Scientists Examine Oil Spill’s Impact on Oysters

More than three years since the BP oil spill, an LSU AgCenter scientist is working to determine how oil impacted oysters, which have been struggling to recover since 2010.

(From / by Nikki Buskey / The Houma Courier) — The Houma CourierJerome La Peyre, a scientist who specializes in oyster diseases in the LSU AgCenter School of Animal Sciences, is studying the effect of oil by evaluating biomarkers that are used to assess oyster health.

These biomarkers include looking at the whole oyster performance down to its cells, proteins and genes.

La Peyre’s research is part of a multi-national research initiative studying the impact of the oil spill. The work is being paid for by research money set aside by BP and administered independently through the Gulf of Mexico Research Initiative.

La Peyre’s three-year research project is receiving about $183,000 in grant money.

A variety of issues can impact oyster populations, making it difficult to discern the impacts of oil on oysters in local estuaries, La Peyre said.

“Fluctuating temperatures, changes in water salinity and diseases can have an effect on oyster populations,” he said. “All of these make it difficult to unravel the effects of oil.”

La Peyre’s research has two components. He is examining the effects of oil and evaluating chosen biomarkers in caged oysters kept at oiled and non-oiled sites. He’s also exposing oysters to oil-contaminated sediment in the lab to measure the effects on them, allowing him to control the experiment.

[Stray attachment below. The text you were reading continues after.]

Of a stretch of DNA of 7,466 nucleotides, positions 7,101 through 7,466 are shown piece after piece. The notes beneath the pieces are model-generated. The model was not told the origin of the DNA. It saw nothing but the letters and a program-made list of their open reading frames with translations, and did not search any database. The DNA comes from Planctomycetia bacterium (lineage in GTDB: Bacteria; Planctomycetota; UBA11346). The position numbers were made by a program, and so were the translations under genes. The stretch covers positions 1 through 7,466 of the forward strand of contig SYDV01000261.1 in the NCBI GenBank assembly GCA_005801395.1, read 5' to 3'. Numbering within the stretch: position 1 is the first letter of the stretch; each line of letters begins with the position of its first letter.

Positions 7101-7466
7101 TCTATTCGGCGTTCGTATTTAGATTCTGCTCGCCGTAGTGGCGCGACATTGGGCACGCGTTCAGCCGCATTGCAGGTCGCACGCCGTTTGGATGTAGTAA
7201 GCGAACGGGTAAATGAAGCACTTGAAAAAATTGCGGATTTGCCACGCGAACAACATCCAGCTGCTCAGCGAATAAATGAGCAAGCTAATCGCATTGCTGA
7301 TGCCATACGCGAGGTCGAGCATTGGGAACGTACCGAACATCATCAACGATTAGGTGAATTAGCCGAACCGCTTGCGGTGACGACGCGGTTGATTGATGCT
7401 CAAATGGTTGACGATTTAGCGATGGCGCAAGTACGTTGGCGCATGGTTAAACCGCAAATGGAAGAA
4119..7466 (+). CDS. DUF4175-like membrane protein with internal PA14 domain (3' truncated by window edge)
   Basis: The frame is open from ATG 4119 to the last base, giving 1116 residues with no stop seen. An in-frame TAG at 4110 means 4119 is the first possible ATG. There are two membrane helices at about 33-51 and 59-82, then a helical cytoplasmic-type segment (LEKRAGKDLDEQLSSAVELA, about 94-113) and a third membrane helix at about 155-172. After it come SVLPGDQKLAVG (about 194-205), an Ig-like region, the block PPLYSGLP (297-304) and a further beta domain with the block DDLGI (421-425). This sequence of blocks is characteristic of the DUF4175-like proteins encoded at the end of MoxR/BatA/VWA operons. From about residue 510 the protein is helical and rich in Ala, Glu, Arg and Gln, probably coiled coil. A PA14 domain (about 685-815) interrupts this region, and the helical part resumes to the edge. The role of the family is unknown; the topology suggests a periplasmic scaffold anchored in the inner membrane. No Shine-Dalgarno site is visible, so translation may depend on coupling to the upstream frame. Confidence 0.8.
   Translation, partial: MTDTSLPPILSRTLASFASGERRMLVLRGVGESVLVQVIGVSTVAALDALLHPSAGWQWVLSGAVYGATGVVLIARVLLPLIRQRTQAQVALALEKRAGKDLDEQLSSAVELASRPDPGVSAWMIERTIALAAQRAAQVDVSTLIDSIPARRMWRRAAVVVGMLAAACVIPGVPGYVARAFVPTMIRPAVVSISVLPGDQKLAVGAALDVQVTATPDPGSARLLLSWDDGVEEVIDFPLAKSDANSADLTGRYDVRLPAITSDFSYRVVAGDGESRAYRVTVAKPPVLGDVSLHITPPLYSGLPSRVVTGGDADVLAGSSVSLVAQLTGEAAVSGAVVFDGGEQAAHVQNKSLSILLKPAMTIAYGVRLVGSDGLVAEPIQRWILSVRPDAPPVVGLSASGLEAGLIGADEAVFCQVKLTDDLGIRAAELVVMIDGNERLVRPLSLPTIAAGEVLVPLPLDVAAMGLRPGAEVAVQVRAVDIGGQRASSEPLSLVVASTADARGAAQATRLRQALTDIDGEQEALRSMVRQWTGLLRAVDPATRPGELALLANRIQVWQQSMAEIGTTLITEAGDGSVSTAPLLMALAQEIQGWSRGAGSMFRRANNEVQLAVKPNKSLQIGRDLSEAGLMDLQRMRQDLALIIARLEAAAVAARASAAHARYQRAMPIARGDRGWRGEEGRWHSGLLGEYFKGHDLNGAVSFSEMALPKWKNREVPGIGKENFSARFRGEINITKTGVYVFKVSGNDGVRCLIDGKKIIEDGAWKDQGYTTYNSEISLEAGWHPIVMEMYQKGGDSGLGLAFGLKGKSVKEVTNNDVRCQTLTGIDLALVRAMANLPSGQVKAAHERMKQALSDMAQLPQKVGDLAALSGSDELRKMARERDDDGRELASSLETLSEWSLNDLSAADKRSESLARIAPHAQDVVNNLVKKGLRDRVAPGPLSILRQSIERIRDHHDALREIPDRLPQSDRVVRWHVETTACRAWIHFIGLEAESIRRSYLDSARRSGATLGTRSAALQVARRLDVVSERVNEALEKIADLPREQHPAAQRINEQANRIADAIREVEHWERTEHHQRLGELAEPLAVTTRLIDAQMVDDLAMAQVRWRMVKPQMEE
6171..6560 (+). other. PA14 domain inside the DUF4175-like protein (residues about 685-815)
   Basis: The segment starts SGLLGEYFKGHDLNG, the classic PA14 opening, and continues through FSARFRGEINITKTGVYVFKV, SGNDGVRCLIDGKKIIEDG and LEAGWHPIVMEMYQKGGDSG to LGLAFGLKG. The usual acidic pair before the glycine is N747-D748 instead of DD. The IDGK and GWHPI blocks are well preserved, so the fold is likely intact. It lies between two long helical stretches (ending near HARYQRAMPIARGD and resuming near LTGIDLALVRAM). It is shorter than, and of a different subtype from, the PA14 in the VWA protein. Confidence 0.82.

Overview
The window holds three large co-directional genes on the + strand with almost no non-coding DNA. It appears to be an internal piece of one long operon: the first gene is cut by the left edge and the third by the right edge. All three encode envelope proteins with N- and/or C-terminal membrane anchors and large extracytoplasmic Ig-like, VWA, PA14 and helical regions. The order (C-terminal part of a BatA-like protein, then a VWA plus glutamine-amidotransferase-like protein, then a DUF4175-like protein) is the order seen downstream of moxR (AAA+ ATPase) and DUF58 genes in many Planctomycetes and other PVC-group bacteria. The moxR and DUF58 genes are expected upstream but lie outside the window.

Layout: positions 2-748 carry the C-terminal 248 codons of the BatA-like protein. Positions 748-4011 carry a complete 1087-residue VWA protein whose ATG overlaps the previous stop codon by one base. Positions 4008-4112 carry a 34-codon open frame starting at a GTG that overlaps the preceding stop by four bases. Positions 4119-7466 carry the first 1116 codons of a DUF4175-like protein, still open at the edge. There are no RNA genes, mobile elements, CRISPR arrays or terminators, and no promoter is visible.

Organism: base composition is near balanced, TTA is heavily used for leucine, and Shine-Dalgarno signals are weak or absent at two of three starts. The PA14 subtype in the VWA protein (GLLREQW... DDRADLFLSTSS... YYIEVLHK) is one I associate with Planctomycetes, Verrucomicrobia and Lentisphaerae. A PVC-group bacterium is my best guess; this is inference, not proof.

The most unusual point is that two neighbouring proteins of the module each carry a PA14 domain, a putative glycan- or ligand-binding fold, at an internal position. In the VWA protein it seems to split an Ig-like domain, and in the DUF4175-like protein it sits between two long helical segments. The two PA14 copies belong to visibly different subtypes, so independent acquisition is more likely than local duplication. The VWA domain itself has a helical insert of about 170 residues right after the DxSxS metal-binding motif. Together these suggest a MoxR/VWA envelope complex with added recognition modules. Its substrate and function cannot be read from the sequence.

In the lab, La Peyre uses different combinations of salt and fresh water and different concentrations of oil. This will allow him to discern the effects of the oil independently of water salinity. It can also help him note the combined effects.

A problem with studying oysters after the spill is the lack of significant previous research in estuaries along the Gulf Coast,  “In many ways we are creating a database for the Gulf region that will be useful in future events such as another major oil spill,” La Peyre said.

Because of oil and gas activities in Barataria Bay, some data was available from before the 2010 oil spill that looked at the presence of oil hydrocarbons in oysters. Six months after the BP spill, he found that hydrocarbon levels in oysters had returned to those seen before the spill.

“Oil was found but only at background level,” he said.

But the level of oyster reproduction and survival has still been low since the oil spill.

Al Sunseri, owner of P&J Oyster Co. in New Orleans and a member of the state’s Oyster Task Force, said tag sales, which indicate how many oysters are landed in the state, are down 40 percent since the spill.

It’s hard to say whether that’s because of the spill itself. La Peyre said other events typically associated with low reproduction and survival have also occurred, making it difficult to discern exactly how responsible the oil is for the low numbers.

In 2010, freshwater diversions along the Mississippi River opened to keep oil from reaching the coastline. Large amounts of freshwater can have a negative effect on oysters by lowering the salinity levels they prefer for reproduction, La Peyre said.

Oystermen say low reproduction has been devastating for the industry. Even if new growth is successful, it still takes 2 1/2 to three years for oysters to grow to marketable size under good conditions.

La Peyre hopes his work discerning how oysters respond to these events can help.
“Interpreting our oyster field data is sometimes challenging, but this research needs to be conducted to give us a better understanding of how oysters respond to specific events,” La Peyre said.

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